There is a difference between men and women. If there was any doubt, it was proven on the sales floor of a huge furniture warehouse a couple of weeks ago.
   My wife and I were looking for a sofa for our family room. Not the living room, where my wife's fru-fru taste might make some sense. I'm talking family room, where comfort is, or should be, king.
   We were wandering through a sea of couches and chairs. She wasn't finding anything that met her snooty standards, and I wasn't paying much attention. Finally, she stopped at a white sofa that I would easily ruin with beer, wine and food stains in weeks, if not days.
   "How do you like this one?" she asked, even though she knew the answer.
   "Well, let's see," I replied as I plopped down on the most uncomfortable sofa ever built. "It would be a lovely choice for a Tibetan monk."
   We moved on. We needed to find something where we could compromise her need for style and my need for comfort. It wasn't going to be easy. She stopped at a few more Queen Victoria/Ben Franklin torture couches, which I quickly nixed, and I didn't even bother gravitating toward the more comfortable couches, because I knew I had virtually no chance.
   Then we stumbled on nirvana, at least for me. There it was, sitting by itself, on sale, with no one around it. A faux leather, plush, cushy sofa set, with a big sign saying "I RECLINE."
   "Don't even think about it," said my wife, but it was too late. I plopped onto the sofa and sank deep into its bosom. As my wife tried to pull me up, I glanced to my left, and there was the most beautiful sight a man has ever seen, built right into the armrest.
  "Come on, let's go," she pleaded. "We'll find something that's a little more comfortable than the ones I looked at so far."
   I wasn't listening. I reclined the couch and practiced reaching for my imaginary beer as I watched my imaginary sporting event. I wasn't going anywhere. Especially when I realized the arm rest lifted up and there was STORAGE underneath.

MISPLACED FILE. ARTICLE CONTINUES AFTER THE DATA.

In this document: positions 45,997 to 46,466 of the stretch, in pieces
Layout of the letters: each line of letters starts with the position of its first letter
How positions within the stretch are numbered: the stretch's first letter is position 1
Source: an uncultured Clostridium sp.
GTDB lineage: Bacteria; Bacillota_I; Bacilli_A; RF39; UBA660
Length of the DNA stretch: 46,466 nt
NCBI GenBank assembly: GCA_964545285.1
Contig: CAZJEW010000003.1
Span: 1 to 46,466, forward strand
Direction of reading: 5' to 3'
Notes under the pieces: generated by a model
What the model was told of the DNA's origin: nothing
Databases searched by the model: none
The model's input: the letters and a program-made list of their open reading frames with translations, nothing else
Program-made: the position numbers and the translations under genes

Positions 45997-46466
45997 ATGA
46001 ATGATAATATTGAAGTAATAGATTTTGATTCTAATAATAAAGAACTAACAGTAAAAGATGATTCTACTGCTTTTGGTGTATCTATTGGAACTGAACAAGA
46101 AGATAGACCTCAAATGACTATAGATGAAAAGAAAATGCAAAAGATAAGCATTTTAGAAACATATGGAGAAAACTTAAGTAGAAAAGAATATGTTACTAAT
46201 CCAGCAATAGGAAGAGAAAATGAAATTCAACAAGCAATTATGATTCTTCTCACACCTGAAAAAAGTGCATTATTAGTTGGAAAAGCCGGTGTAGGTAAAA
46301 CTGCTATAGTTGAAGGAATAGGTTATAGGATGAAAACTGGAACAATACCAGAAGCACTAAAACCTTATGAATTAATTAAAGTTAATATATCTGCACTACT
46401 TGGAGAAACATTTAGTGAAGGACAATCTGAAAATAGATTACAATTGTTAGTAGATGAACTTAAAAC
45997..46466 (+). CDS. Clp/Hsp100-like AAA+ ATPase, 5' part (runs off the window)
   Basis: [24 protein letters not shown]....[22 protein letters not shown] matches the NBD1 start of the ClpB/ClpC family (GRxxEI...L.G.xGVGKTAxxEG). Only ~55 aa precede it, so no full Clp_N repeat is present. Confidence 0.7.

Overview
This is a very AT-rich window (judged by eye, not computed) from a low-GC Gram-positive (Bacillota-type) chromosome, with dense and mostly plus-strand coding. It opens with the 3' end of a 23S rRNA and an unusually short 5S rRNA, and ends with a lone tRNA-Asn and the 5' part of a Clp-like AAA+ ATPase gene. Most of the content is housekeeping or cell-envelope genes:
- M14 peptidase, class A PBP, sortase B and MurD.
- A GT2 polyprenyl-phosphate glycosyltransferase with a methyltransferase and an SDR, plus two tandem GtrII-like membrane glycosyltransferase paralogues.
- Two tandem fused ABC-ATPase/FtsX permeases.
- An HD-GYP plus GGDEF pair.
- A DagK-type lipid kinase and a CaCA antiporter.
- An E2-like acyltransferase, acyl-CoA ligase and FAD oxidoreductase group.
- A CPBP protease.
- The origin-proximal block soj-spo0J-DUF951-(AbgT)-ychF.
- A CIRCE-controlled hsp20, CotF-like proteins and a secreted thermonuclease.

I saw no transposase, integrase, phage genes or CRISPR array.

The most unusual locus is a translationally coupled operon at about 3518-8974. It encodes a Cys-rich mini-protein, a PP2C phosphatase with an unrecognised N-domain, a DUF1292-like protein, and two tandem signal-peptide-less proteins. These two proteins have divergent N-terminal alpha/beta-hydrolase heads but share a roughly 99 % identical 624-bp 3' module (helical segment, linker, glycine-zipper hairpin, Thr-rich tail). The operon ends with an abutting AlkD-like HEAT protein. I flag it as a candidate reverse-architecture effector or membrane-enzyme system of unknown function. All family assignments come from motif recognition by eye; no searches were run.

"I can put food in here!" I exulted. "And the remote. This is the best couch I've ever seen. Can I have it? Please, please, please!"
   I realized I was beginning to sound like I was 5 years old begging my mother to buy me a new toy. I thought about it for a second, and decided to continue. It worked then---no reason it shouldn't work now.
   "Come on, PLEEEEEZE," I pleaded. "You can get anything you want for any other room---I don't care. I won't ask for anything else. I promise. Just give me this reclining, drink holding, full storage couch. PLEEEEZE."
   I managed to get her to sit next to me, with the dual drink holders right between us. She wasn't impressed. Or maybe because her section of the couch didn't recline. I offered her my seat, but she had no interest in moving. She just sat there, her head in her hands. I don't think she looked very relaxed.
   It's hard to deny the one you love something they want more than anything in the world. I think she was making that realization. That's why her head was in her hands.
   I didn't even have to throw a tantrum. "Fine," she finally said. "I give up. Buy it."
   "WAHOO!" I cried. "Think of the fun we'll have watching movies together, a glass of wine sitting in our drink holders, peanuts in our storage compartment, me reclining…."
   She was pretty silent as we walked up and paid for it and arranged delivery. But she perked up when we stopped for gas on the way home and she went into the gas station store to use the restroom, which had a small seating area / cafe attached.
   When she came back to the car, she smiled for the first time since our illustrious purchase. "Guess what I saw outside the bathroom?" she asked, not waiting for an answer. "Your couch. Complete with drink holders."
   I think she was making a point, but I didn't care. All that mattered to me was that we had a new name for my beautiful couch.
   It will forever be known as "The Arco Lounger."

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